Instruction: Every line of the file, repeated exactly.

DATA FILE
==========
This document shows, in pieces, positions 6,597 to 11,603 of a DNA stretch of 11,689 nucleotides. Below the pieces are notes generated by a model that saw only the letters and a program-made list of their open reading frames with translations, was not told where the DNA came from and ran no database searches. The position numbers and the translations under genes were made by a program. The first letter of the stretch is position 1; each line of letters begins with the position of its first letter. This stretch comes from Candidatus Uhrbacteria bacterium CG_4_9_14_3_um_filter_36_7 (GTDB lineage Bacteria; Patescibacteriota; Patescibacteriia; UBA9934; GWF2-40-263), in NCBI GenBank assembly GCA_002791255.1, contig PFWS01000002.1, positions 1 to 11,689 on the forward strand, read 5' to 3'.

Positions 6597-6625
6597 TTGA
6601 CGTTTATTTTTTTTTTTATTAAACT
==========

This document shows, in pieces, positions 6,597 to 11,603 of a DNA stretch of 11,689 nucleotides. Below the pieces are notes generated by a model that saw only the letters and a program-made list of their open reading frames with translations, was not told where the DNA came from and ran no database searches. The position numbers and the translations under genes were made by a program. The first letter of the stretch is position 1; each line of letters begins with the position of its first letter. This stretch comes from Candidatus Uhrbacteria bacterium CG_4_9_14_3_um_filter_36_7 (GTDB lineage Bacteria; Patescibacteriota; Patescibacteriia; UBA9934; GWF2-40-263), in NCBI GenBank assembly GCA_002791255.1, contig PFWS01000002.1, positions 1 to 11,689 on the forward strand, read 5' to 3'.

Positions 6597-6625
6597 TTGA
6601 CGTTTATTTTTTTTTTTATTAAACT